48-second gift

I owe you some house updates, but I wanted to share a different sort of project first. This past weekend, a very dear friend of mine married her awesome fiancé in a really sweet, fun ceremony at a nature conservancy in Maryland (congrats, guys!).

Flash back a few months: I was debating what to give the couple as a gift, and the bride suggested that I go off-registry and make something by hand. This is kind of a tricky proposition — as well as you know someone, it can be difficult to narrow in on the style of art she would appreciate in her (and her husband’s!) home. So I thought it might be best to focus on something classic, nature-based, and calming.

My inspiration for the piece came as I was editing photographs for this post. In one of my shell dishes I have a lone cluster of seed pods, plucked from the sidewalk not far from my house. I love the shape of these pods. They have a form that reminds me of a tulip just beginning to open. Their structure implies action — a promise that something good will be arriving.

I started to picture a field of them, reaching up from long stems, almost as though they were flowers emerging from a morning fog.  They don’t grow this way in nature, of course, but that’s why we have such a thing as artistic license.  I think you win one of those after you’ve spent 4 years sketching ugly ceramic pots on rumpled sheets.

I gathered a bunch of additional pods over the course of a few days, and began to sketch an arrangement of them on a pale gray illustration board. I thought it might be fun to document my process and share it here in video form:

[flickr video=6244681651 secret=44fb3d1c0d w=640 h=360]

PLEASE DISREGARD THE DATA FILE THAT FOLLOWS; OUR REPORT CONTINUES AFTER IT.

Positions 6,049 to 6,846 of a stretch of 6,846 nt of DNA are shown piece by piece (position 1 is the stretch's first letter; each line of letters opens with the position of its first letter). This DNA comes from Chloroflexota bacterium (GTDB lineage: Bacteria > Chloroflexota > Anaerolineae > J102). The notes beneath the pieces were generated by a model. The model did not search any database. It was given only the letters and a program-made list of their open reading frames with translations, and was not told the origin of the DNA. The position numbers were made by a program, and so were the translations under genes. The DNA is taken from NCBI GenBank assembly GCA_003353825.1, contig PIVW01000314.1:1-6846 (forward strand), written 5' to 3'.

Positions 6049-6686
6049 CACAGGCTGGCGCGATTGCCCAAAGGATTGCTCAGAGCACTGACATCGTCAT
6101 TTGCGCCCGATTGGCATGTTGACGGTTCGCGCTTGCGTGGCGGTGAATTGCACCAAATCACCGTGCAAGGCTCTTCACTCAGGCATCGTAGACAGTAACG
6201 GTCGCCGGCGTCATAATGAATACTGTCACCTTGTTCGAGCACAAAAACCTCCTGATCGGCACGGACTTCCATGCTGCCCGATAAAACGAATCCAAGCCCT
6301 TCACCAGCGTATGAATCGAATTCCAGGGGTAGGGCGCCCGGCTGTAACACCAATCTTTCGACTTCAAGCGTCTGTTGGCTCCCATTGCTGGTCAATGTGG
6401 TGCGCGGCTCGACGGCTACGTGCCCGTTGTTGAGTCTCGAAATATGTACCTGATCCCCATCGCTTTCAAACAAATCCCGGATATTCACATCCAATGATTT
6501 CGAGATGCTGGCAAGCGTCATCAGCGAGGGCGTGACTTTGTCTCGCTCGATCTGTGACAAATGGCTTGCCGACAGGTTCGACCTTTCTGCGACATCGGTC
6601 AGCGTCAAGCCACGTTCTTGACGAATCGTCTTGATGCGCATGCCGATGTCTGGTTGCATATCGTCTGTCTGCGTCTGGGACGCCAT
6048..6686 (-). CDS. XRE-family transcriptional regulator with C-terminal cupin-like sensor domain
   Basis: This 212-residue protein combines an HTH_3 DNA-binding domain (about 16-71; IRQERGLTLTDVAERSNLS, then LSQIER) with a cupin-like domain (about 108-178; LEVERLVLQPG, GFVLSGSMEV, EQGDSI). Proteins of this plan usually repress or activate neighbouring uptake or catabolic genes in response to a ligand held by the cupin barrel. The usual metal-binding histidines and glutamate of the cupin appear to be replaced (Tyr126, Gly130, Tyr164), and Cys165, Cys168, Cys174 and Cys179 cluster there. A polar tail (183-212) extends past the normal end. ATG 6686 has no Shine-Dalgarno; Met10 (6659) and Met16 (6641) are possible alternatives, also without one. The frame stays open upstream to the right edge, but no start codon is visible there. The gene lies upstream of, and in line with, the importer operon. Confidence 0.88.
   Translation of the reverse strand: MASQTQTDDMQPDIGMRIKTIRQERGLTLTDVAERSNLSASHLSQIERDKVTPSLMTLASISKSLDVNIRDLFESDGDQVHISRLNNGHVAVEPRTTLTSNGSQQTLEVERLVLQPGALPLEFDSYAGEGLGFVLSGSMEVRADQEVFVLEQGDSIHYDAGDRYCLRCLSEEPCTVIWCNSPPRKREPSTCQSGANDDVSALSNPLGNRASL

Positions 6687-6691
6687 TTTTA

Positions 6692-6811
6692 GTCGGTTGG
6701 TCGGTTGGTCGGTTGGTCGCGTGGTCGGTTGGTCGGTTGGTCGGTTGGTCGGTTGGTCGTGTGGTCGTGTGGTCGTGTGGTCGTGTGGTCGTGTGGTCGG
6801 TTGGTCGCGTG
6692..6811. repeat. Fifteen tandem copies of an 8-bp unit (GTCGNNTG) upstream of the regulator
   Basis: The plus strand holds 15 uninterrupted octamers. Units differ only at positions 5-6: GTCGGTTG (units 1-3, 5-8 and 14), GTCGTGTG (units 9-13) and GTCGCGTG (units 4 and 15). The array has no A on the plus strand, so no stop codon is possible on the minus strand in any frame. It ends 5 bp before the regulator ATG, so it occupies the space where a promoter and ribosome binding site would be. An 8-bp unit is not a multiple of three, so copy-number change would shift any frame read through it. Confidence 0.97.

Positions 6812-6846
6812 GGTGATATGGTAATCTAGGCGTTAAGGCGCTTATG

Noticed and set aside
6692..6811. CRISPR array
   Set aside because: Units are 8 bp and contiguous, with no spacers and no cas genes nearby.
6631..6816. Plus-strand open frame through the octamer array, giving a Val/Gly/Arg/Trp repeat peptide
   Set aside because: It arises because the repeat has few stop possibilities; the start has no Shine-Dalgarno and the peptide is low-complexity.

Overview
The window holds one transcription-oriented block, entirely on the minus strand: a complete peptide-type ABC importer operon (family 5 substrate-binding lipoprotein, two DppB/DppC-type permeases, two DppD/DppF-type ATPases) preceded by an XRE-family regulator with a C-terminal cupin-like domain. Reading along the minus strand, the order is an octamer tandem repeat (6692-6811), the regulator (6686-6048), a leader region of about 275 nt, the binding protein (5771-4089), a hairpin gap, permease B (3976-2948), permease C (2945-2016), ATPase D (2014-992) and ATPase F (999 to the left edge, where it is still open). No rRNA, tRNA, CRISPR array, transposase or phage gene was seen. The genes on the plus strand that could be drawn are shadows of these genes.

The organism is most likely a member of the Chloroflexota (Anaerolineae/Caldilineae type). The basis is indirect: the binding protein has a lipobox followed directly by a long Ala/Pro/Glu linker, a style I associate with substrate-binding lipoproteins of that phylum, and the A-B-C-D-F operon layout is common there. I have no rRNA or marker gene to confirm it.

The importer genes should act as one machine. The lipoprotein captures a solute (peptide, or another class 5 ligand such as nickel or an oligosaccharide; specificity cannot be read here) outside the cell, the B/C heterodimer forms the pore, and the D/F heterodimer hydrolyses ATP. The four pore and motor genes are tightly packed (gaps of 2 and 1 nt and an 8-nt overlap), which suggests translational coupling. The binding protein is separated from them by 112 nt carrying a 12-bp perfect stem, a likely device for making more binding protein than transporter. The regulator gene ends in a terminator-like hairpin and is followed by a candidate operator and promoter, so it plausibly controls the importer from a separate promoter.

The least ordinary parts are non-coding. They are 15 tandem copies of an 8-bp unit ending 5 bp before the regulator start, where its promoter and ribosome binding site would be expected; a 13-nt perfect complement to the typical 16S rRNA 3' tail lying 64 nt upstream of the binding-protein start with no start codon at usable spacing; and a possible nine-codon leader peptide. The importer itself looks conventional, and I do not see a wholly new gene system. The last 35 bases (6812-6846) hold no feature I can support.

I used an app called TimeLapse to capture an image every 30 seconds (except in the beginning, where the images were spaced out over a few minutes as I played with the app settings). The video a little wonky since the piece itself is big, requiring me to move it/myself frequently, and it’s filmed over several days in different lighting situations. But still: warp speed drawing is fun to watch.

I took my finished piece to a great local framing shop, where they got to work making the thing all proper and archival and stuff.  No cheap-o plastic frame from the craft store, here!  This is a gallery-quality product.

When my gift came back to me it was wrapped in heavy brown paper, which was practical but not pretty.  So I took on a second, last-minute project: stenciling my own wrapping paper. I used a template to trace a pattern of diamonds with alternating stripes in silver marker.

Et voila!  A DIY wedding gift.  I hope it suits your home, Marissa and Dan!  May your marriage be full of lots of little promises of good things arriving.

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